What: 4 Peaks Music Festival

When: June 21-24

Where: D.M. Stevenson Ranch, 21085 Knott Road, Bend

Cost: $200 plus fees for full festival (includes camping), $70 for young adults, free for kids ages 10 and younger, $110 for Saturday-Sunday ticket, $25 for Sunday only (includes vehicle impact fee), $20 vehicle impact fee, RV pass $150, $700 for unfurnished luxury yurt package (includes two tickets), $900 for furnished luxury yurt package (includes two tickets)

Contact: 4peaksmusic.com

Full schedule

June 21:

Lava Rock Stage

5:30 p.m. — Travis Ehrenstrom Band

7 p.m. — String of Fire

8 p.m. — Particle


3 p.m. — craft time

June 22:

Cascade Mountain Stage

12:15 p.m. — Tyler Grant and Farmily

2:45 p.m. — Molly Tuttle

5:15 p.m. — North Mississippi Allstars

8:15 p.m. — Nahko and Medicine for the People

Lava Rock Stage

9 a.m. — yoga with Nicole Baumann

11 a.m. — Tapwater

1:30 p.m. — Jupiter Holiday

4 p.m. — Scott Pemberton

6:45 p.m. — Steve Kimock Band

10 p.m. — Poor Man’s Whiskey

Midnight — Silent Disco


9 a.m. — craft time

11 a.m. — acroyoga with Slackrobats

Noon — drums with Mark Ransom

1 p.m. — Yo-Yo Jam

1:30 p.m. — Ella Rider

2 p.m. — craft time

3:30 p.m. — Ella Rider

4 p.m. — Juggle Mag

5 p.m. — Capoeira Cascadia

6 p.m. — family games

10 p.m. — Movie Under the Stars

June 23:

Cascade Mountain Stage

12:15 p.m. — Joe Craven & The Sometimers

2:45 p.m. — The Mother Hips

5:15 p.m. — Poor Man’s Whiskey

8 p.m. — Greensky Bluegrass

Lava Rock Stage

9 a.m. — yoga with Nicole Baumann

11 a.m. — Cascade Crescendo

1:30 p.m. — Mojo Green

4 p.m. — Yak Attack

6:45 p.m. — The New Mastersounds

10 p.m. — The Brothers Comatose

Midnight — Silent Disco


9:30 a.m. — ukulele with Mark Ransom

10 a.m. — Juggle Mag

11 a.m. — craft time

1 p.m. — Narwhal Hour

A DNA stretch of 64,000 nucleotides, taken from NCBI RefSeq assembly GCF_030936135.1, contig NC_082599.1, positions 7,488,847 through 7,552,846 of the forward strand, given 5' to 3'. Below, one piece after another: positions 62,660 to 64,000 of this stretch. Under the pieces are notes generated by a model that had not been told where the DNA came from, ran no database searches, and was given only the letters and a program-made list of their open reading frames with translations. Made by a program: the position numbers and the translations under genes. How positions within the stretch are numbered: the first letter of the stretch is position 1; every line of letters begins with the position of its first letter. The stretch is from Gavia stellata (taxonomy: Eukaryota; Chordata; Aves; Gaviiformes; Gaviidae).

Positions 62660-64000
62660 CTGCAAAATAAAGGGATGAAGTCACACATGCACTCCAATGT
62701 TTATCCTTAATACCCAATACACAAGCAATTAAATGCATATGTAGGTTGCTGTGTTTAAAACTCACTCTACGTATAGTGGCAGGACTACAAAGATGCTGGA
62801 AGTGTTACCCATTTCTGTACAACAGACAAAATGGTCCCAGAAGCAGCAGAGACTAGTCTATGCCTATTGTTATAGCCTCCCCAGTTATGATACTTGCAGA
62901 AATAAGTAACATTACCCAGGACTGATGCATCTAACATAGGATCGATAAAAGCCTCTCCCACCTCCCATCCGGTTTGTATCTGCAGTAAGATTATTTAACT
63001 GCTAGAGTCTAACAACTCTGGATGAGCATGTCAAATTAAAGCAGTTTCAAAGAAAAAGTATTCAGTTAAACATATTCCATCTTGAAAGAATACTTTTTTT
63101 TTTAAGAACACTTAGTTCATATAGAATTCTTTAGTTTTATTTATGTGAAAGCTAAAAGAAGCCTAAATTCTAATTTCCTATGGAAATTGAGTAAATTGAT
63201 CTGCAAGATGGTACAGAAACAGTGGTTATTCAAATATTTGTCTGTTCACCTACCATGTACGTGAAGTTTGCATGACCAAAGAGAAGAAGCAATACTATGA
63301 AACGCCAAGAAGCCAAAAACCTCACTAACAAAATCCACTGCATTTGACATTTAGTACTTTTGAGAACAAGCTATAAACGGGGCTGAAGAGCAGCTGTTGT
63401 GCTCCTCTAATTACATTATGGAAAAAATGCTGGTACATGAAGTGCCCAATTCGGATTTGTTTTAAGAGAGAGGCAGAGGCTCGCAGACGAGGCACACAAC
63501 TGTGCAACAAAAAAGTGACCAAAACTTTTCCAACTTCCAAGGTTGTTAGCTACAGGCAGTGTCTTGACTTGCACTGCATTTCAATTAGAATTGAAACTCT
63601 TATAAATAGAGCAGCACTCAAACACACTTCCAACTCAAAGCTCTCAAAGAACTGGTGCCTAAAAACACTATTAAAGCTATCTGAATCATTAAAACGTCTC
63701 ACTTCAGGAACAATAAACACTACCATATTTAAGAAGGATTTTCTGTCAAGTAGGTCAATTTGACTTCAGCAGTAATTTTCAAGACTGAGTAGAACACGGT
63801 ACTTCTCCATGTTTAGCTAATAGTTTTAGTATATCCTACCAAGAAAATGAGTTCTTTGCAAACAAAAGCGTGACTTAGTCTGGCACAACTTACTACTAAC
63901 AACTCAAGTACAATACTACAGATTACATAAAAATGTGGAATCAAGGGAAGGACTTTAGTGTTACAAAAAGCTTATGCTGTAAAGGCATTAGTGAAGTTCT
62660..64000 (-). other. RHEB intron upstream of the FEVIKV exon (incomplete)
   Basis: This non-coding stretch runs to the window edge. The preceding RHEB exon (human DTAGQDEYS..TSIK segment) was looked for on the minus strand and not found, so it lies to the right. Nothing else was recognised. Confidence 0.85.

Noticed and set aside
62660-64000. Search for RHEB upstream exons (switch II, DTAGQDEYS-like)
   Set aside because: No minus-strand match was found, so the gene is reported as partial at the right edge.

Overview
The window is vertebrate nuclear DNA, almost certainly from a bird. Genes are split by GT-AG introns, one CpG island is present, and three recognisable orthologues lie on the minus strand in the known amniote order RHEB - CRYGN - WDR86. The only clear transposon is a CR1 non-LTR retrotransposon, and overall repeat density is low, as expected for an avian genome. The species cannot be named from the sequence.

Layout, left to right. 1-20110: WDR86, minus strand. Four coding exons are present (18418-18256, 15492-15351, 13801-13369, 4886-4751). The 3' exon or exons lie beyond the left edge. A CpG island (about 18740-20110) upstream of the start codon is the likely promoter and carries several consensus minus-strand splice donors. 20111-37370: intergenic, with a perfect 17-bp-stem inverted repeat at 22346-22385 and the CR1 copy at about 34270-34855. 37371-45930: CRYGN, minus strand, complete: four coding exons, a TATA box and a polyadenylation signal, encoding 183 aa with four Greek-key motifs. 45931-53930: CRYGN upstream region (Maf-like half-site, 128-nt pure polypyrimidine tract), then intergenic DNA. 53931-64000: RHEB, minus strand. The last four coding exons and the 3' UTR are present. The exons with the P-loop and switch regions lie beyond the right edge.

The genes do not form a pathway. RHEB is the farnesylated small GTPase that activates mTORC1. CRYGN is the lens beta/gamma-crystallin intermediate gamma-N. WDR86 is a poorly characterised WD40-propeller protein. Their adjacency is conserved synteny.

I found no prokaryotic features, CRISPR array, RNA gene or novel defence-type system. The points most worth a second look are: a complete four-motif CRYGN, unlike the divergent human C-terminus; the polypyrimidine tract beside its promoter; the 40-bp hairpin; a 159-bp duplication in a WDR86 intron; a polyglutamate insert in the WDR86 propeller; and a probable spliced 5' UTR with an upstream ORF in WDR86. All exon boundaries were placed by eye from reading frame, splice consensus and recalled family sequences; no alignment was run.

1:30 p.m. — Makaila Cummings

2 p.m. — drum workshop with Mark Ransom

2:30 p.m. — Capoeira Cascadia

3:30 p.m. — Makaila Cummings

4 p.m. — craft time

6 p.m. — family games

10 p.m. — Movie Under the Stars

June 24

Lava Rock Stage

9 a.m. — yoga with Nicole Baumann

10 a.m. — Blackstrap Bluegrass

10:30 a.m. — Maxwell Friedman Group

11:30 a.m. — Blackstrap Bluegrass

12:30 p.m. — ¡Chiringa!

1:30 p.m. — Blackstrap Bluegrass

2:30 p.m. — Tyler Grant and Farmily


9:30 a.m. — ukulele with Mark Ransom

10 a.m. — acroyoga with Slackrobats

11 a.m. — craft time

1 p.m. — Capoeira Cascadia

Nahko Bear is finally telling his origin story, 10 years and three albums into his musical career with Medicine for the People.

The singer-songwriter and activist’s first solo album, “My Name is Bear,” released in October, features songs written more than a decade ago, when Bear was between the ages of 18 and 21. During these formative years, Bear spent two summers in Alaska and a year in Hawaii, with stops in Louisiana and his native Portland, according to his website; he found his first love, reverted to his birth name from his adopted name, David Bell, and met his birth mother and her family, learning about his Puerto Rican and Apache heritage (Bear claims Native American, Filipino and Puerto Rican ancestry).

“It awakened a lot of my past,” Bear said recently from Berlin, where he was visiting with friends and family about a week before kicking off Medicine for the People’s summer tour. The band will headline the Cascade Mountain Stage on the second day of the 11th 4 Peaks Music Festival, which takes place from June 21 through 24.

“… I really had to listen to myself singing these songs over and over again — in the course of recording, you listen to that stuff over and over again. And the irony of these songs yet again in my life — I’m listening to myself say this stuff to myself years ago, and I’m like, ‘gosh, why didn’t I listen to myself?’ And on the other hand, it was also just really beautiful to finally hear the songs the way that I sort of heard them in my head so many years ago.”